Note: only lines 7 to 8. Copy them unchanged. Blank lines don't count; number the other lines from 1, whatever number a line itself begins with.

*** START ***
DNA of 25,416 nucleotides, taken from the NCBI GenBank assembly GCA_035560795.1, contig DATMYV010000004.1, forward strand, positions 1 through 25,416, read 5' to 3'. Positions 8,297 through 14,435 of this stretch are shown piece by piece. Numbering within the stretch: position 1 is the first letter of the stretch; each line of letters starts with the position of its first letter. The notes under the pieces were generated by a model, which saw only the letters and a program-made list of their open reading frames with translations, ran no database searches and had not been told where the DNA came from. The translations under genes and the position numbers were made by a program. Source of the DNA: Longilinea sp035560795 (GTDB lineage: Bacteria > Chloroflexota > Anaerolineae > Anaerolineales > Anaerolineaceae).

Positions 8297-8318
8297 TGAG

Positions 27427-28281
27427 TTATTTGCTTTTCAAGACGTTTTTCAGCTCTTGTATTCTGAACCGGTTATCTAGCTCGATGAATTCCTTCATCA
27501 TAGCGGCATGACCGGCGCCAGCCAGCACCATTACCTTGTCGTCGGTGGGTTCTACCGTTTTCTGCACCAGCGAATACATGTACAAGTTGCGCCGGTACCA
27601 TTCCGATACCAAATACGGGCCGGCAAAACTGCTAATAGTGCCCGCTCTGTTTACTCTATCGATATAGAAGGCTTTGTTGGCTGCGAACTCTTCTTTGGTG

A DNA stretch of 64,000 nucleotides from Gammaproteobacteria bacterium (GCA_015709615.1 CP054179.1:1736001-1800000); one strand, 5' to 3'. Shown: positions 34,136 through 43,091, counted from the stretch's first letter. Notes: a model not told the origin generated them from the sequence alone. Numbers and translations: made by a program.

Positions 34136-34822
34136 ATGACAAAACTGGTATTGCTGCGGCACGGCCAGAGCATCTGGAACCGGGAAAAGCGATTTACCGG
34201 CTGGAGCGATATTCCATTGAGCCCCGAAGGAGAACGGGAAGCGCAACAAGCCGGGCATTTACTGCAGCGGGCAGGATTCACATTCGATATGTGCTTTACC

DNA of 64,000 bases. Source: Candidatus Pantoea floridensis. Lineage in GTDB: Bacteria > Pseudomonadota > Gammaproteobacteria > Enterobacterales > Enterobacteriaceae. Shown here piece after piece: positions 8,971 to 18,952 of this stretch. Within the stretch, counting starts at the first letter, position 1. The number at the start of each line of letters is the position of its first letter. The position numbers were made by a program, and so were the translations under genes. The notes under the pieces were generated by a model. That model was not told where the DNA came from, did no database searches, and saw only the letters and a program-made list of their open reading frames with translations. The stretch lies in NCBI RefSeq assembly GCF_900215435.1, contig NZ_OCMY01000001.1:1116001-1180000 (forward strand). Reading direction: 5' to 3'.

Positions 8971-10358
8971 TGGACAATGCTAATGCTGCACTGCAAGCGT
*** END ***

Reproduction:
27601 TTCCGATACCAAATACGGGCCGGCAAAACTGCTAATAGTGCCCGCTCTGTTTACTCTATCGATATAGAAGGCTTTGTTGGCTGCGAACTCTTCTTTGGTG

A DNA stretch of 64,000 nucleotides from Gammaproteobacteria bacterium (GCA_015709615.1 CP054179.1:1736001-1800000); one strand, 5' to 3'. Shown: positions 34,136 through 43,091, counted from the stretch's first letter. Notes: a model not told the origin generated them from the sequence alone. Numbers and translations: made by a program.